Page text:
Translation according to P. W. Joyce:
Carrownea in Galway; C.-an-fheadha [-ea], quarter of the wood. Fidh [fee], a wood, vol. i. pp. 491, 493 [reproduced below].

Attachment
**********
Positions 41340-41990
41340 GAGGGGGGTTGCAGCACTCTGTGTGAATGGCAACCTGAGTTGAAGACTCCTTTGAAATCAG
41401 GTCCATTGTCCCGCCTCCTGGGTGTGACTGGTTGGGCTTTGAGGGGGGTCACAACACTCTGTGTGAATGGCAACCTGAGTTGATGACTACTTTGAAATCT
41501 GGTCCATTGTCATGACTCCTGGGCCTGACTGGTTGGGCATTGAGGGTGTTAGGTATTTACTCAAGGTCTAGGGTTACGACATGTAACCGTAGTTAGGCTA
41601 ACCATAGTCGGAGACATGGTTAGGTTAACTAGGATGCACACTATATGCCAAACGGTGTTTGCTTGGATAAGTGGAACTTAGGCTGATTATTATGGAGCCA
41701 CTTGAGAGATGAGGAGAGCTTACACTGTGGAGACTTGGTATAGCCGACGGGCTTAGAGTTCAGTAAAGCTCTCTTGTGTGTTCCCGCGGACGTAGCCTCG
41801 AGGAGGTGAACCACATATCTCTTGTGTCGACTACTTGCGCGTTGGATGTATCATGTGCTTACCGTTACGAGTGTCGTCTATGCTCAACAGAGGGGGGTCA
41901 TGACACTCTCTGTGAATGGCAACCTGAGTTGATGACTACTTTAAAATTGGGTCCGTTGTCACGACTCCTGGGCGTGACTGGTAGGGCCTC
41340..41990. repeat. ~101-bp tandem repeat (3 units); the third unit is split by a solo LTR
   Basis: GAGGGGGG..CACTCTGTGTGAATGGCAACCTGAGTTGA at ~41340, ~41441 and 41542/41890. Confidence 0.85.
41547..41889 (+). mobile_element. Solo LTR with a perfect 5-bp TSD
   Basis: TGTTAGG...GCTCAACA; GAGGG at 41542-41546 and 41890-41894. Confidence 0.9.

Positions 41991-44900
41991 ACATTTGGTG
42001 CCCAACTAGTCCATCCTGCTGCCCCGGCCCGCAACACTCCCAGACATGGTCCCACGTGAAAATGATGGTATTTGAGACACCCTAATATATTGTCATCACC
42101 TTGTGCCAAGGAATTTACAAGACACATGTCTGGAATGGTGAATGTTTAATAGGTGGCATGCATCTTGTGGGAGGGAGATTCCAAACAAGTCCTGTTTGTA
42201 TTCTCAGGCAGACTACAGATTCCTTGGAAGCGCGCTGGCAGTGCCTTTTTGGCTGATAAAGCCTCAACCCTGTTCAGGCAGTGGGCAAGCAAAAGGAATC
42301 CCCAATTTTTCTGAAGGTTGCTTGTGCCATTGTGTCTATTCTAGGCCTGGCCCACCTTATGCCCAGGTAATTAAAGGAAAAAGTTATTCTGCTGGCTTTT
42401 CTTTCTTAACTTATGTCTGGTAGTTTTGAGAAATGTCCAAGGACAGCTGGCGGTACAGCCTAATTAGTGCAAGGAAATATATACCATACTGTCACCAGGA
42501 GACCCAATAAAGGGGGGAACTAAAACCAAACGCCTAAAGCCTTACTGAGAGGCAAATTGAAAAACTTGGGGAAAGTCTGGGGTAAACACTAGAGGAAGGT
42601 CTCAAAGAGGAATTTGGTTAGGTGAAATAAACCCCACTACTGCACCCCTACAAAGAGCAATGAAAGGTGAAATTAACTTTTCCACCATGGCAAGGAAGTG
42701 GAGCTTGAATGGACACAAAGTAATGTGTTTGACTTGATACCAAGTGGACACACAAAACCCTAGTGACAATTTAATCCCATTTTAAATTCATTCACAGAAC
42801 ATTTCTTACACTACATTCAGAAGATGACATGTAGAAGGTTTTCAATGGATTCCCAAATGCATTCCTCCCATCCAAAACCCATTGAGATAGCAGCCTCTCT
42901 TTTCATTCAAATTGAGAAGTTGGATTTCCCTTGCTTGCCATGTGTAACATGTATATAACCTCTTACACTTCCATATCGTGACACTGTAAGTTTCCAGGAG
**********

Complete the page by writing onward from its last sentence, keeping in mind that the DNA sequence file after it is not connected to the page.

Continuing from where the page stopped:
There are several words in Ireland for a wood, the principal of which are coill and fidh….Fidh or fiodh [fih], the other term for wood is found in both the Celtic and Teutonic languages. The old Irish form is fid, which glosses arbor in Sg. (Zeuss, p. 65); and it corresponds with the Gaulish vidu, Welsh guid, O. H. German witu, Ang.-Saxon vudu, English wood. Its most usual modern forms are fee, fi, and feigh; thus Feebane, white wood, near Monaghan; Feebeg and Feemore (little and great) near Borrisokane; and it is occasionally made foy, but this may be also a modern form of faithche, a play-green (see p. 296). At the mouth of the river Fergus in Clare, there is an island called Feenish, a name shortened from Fidh-inis, woody island; we find the same name in the form of Finish in Galway, while it is made Finnis in Cork and Down. The parish of Feighcullen in Kildare is mentioned by the Four Masters, who call it Fiodh-Chuilinn, Cullen's Wood; and Fiddown in Kilkenny, they write Fidh-duin, the wood of the fortress. Sometimes the aspirated d in the end is restored (p. 42), as we find in Fethard, a small town in Tipperary, which the annalists write Fiodh-ard, high wood; there is also a village in Wexford of the same name; and Feeard in the parish of Kilballyowen in Clare, exhibits the same compound, with the d aspirated. So also in Kilfithmone in Tipperary; the latter part (fithmone) represents the ancient Irish name, Fiodh-Mughaine, the wood of Mughain (a woman): - Kilfithmone, the church of Mugania's wood. There are two baronies in Armagh called Fews, which are mentioned in the Four Masters at A. D. 1452, by the name of Feadha [Fá], i.e. woods; which is modernised by the adoption of the English plural form (p. 32); and Fews, the name of a parish in Waterford, has the same origin. There was a district in Roscommon, west of Athlone, which in the annals is also called Feadha; but it is now commonly called the Faes (i.e. the woods) of Athlone. This word has some derivatives which also contribute to the formation of names. Fiodhach [feeagh] signifies a woody place, and all those townlands now called Feagh and Feeagh, which are found distributed over the four provinces, derive their names from it. Fiodhnach [Feenagh] which has exactly the same meaning, was the old name of Fenagh in Leitrim (Four Masters); and though now bare of trees, it was wooded so late as the seventeenth century. There are several other places called Fenagh and Feenagh, which have the same original name. Feevagh in Roscommon, is called in Irish, Fiodhbhach, which also signifies a place covered with wood.